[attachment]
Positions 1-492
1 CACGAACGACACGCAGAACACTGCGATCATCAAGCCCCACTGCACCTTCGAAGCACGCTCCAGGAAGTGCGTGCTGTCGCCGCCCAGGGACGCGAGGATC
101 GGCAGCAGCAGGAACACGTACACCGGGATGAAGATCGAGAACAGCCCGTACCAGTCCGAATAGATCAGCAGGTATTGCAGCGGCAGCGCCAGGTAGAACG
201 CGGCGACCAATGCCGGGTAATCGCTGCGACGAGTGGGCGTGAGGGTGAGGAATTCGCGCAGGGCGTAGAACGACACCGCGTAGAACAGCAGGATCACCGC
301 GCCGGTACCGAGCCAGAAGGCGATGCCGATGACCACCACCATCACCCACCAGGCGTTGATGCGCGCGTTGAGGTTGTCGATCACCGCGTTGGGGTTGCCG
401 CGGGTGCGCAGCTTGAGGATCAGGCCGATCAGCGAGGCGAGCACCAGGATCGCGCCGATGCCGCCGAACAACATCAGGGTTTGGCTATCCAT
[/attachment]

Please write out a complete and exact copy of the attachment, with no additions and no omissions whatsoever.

Positions 1-492
1 CACGAACGACACGCAGAACACTGCGATCATCAAGCCCCACTGCACCTTCGAAGCACGCTCCAGGAAGTGCGTGCTGTCGCCGCCCAGGGACGCGAGGATC
101 GGCAGCAGCAGGAACACGTACACCGGGATGAAGATCGAGAACAGCCCGTACCAGTCCGAATAGATCAGCAGGTATTGCAGCGGCAGCGCCAGGTAGAACG
201 CGGCGACCAATGCCGGGTAATCGCTGCGACGAGTGGGCGTGAGGGTGAGGAATTCGCGCAGGGCGTAGAACGACACCGCGTAGAACAGCAGGATCACCGC
301 GCCGGTACCGAGCCAGAAGGCGATGCCGATGACCACCACCATCACCCACCAGGCGTTGATGCGCGCGTTGAGGTTGTCGATCACCGCGTTGGGGTTGCCG
401 CGGGTGCGCAGCTTGAGGATCAGGCCGATCAGCGAGGCGAGCACCAGGATCGCGCCGATGCCGCCGAACAACATCAGGGTTTGGCTATCCAT